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What we learned in the Big Ten: Week 4

Five lessons from the final week of nonconference play in the Big Ten.

1. There's a lot to prove in Big Ten play: Four weeks of nonconference games still leave many unanswered questions about most of the Big Ten. One team (Wisconsin) has looked consistently dominant, albeit against shaky competition, while two squads (Indiana and Minnesota) are fighting for space in the Big Ten basement. Every other team has been tough to figure out. Michigan and Illinois are 4-0 but flawed, and Nebraska hasn't been as consistently dominant as many expected. Michigan State, Iowa and Penn State all have their pluses -- and their areas to fix. Bottom line: Big Ten play can't get here soon enough, and several proving-ground games arrive in Week 5.

2. Michigan can lean on its defense more this year: It's not a finished product -- Brady Hoke will be the first to admit as much -- but the Wolverines' defense is making important strides. San Diego State came to Ann Arbor averaging 38 points a game, but Michigan held the Aztecs to seven. Defensive end Craig Roh led a strong performance from the front seven, which prevented Ronnie Hillman from really hurting the Wolverines. Michigan forced three turnovers and recorded the big stops when it needed them. While the secondary still has some holes and will struggle against a more polished passer, Michigan can rely more on a unit that repeatedly let it down the past three seasons.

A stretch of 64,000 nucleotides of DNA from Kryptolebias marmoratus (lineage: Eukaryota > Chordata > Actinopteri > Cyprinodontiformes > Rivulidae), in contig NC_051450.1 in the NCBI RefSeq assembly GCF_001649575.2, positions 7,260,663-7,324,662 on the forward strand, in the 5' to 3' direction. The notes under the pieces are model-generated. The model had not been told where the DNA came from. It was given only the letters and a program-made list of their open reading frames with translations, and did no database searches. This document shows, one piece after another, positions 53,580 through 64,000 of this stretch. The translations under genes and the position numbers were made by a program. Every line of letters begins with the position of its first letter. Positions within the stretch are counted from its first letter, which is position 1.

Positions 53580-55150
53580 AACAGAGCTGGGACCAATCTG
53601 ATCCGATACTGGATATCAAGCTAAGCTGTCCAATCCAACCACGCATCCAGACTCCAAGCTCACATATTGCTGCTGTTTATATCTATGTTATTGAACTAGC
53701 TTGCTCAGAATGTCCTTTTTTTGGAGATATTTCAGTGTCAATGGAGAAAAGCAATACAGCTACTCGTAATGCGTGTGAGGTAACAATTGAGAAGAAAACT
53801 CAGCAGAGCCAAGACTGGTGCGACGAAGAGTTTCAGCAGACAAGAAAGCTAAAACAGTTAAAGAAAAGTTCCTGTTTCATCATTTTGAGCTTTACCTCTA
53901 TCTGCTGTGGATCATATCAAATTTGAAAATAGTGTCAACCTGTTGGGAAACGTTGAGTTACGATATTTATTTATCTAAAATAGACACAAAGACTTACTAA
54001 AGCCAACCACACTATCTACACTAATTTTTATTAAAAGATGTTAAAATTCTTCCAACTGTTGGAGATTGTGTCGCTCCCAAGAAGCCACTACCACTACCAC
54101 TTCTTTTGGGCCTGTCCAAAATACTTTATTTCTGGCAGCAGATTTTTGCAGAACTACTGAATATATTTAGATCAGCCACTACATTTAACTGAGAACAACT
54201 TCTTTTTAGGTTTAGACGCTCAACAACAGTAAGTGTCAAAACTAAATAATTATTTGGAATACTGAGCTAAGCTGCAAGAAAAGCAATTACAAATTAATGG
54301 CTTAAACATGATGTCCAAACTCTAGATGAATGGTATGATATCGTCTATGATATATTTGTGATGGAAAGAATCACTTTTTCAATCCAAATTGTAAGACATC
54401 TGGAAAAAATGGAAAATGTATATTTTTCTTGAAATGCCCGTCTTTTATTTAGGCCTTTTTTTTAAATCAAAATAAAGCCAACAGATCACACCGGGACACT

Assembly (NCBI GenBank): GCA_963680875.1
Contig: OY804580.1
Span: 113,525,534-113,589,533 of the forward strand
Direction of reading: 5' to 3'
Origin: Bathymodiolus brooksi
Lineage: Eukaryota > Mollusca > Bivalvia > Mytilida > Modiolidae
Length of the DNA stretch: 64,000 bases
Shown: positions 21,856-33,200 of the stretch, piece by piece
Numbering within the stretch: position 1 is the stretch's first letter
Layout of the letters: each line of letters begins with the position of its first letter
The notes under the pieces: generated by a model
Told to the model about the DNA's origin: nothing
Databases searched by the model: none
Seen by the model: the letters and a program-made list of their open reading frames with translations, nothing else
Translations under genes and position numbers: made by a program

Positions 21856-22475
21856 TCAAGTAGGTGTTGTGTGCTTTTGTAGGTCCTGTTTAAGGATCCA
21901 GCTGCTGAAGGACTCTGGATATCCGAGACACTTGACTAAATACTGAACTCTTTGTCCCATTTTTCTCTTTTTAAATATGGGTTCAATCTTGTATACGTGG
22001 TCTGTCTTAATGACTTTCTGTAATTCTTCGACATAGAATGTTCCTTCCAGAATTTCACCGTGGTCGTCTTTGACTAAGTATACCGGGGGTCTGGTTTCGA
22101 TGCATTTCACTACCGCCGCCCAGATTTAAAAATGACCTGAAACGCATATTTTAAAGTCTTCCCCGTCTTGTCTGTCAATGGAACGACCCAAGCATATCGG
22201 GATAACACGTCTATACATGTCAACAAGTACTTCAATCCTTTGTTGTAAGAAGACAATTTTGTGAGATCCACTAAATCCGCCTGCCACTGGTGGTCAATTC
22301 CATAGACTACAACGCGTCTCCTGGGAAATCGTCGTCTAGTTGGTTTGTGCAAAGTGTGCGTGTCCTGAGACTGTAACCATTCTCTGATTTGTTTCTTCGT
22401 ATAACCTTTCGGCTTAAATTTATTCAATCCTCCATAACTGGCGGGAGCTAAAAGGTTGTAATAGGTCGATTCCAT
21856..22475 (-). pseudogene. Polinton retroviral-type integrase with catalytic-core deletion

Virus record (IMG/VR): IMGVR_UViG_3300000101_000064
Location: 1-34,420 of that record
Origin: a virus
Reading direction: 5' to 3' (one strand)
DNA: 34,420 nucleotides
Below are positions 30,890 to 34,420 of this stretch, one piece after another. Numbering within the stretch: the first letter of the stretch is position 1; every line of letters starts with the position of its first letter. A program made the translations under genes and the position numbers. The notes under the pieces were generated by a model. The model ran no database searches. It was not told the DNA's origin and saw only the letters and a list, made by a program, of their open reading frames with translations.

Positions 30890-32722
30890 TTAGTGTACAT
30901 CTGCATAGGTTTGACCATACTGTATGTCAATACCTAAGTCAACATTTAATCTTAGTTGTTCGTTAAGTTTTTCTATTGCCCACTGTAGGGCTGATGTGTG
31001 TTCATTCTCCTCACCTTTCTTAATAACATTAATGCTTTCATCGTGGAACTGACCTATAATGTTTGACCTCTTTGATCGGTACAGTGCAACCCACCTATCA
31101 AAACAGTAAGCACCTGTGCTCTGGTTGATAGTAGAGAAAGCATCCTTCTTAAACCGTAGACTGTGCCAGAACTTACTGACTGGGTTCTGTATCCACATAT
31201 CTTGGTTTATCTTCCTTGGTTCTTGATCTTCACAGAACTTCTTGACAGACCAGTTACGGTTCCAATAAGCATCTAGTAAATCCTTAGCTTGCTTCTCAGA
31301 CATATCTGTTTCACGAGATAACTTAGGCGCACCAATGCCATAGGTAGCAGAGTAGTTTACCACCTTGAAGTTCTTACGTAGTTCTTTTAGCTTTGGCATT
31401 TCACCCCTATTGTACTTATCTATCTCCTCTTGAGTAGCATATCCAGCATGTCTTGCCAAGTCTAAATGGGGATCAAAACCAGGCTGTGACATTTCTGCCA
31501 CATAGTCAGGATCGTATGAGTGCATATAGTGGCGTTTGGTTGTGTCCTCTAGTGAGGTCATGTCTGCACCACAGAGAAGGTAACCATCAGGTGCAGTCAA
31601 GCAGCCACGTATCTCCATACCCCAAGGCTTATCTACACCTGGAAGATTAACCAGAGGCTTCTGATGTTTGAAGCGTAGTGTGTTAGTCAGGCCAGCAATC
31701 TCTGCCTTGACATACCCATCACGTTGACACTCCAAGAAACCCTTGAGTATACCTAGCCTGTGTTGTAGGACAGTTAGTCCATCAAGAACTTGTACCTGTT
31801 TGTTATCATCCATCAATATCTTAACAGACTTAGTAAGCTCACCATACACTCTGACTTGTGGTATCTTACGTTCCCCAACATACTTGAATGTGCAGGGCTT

3. Ohio State isn't dead yet: It was easy to count out the Buckeyes after their awful performance against Miami last weekend. But reports of the program's demise may have been premature, judging by Saturday's 37-17 win over Colorado. Quarterback was the main issue for the offense, and while Braxton Miller was far from perfect, the freshman's dual-threat ability breathed new life into a stale attack. Miller is going to get better and more confident as the season goes along, and Ohio State's defense is a constant. The Buckeyes will see much better teams than the Buffaloes, beginning this week against Michigan State. But they will also get four key suspended players back in two weeks. Dismiss Ohio State's Big Ten chances at your own risk.

4. Penn State clicking with Matt McGloin: Rob Bolden might have more talent and support among Penn State fans, but Matthew McGloin is showing that he deserves to be on the field, too. The Nittany Lions' offense just seems to run better with McGloin at the controls. Although Bolden didn't play poorly against Eastern Michigan, McGloin carried the day, completing 14 of 17 passes for 220 and three touchdowns with no interceptions. His chemistry with top wideout Derek Moye (6 catches, 65 yards, 2 touchdowns) is obvious. McGloin's performance doesn't add much clarity to Penn State's quarterback competition, but he gives the Lions a much-needed spark.

5. Long way up for Gophers, Hoosiers: Minnesota and Indiana each got their first wins of the season in Week 3. But this week brought some serious backsliding for both. Minnesota lost at home to North Dakota State -- a good FCS team, to be sure, but still an FCS team. The Gophers still have major problems with their pass defense and are getting inconsistent play from the offensive backfield. The Hoosiers went on the road and fell behind winless North Texas 24-0 before mounting a fourth-quarter rally that fell short. Indiana's offense, which had started to find a rhythm against Virginia and South Carolina State, stalled in Denton while not producing a touchdown until the fourth quarter. First-year coaches Jerry Kill and Kevin Wilson will have to work some magic to get their teams ready to compete in Big Ten play.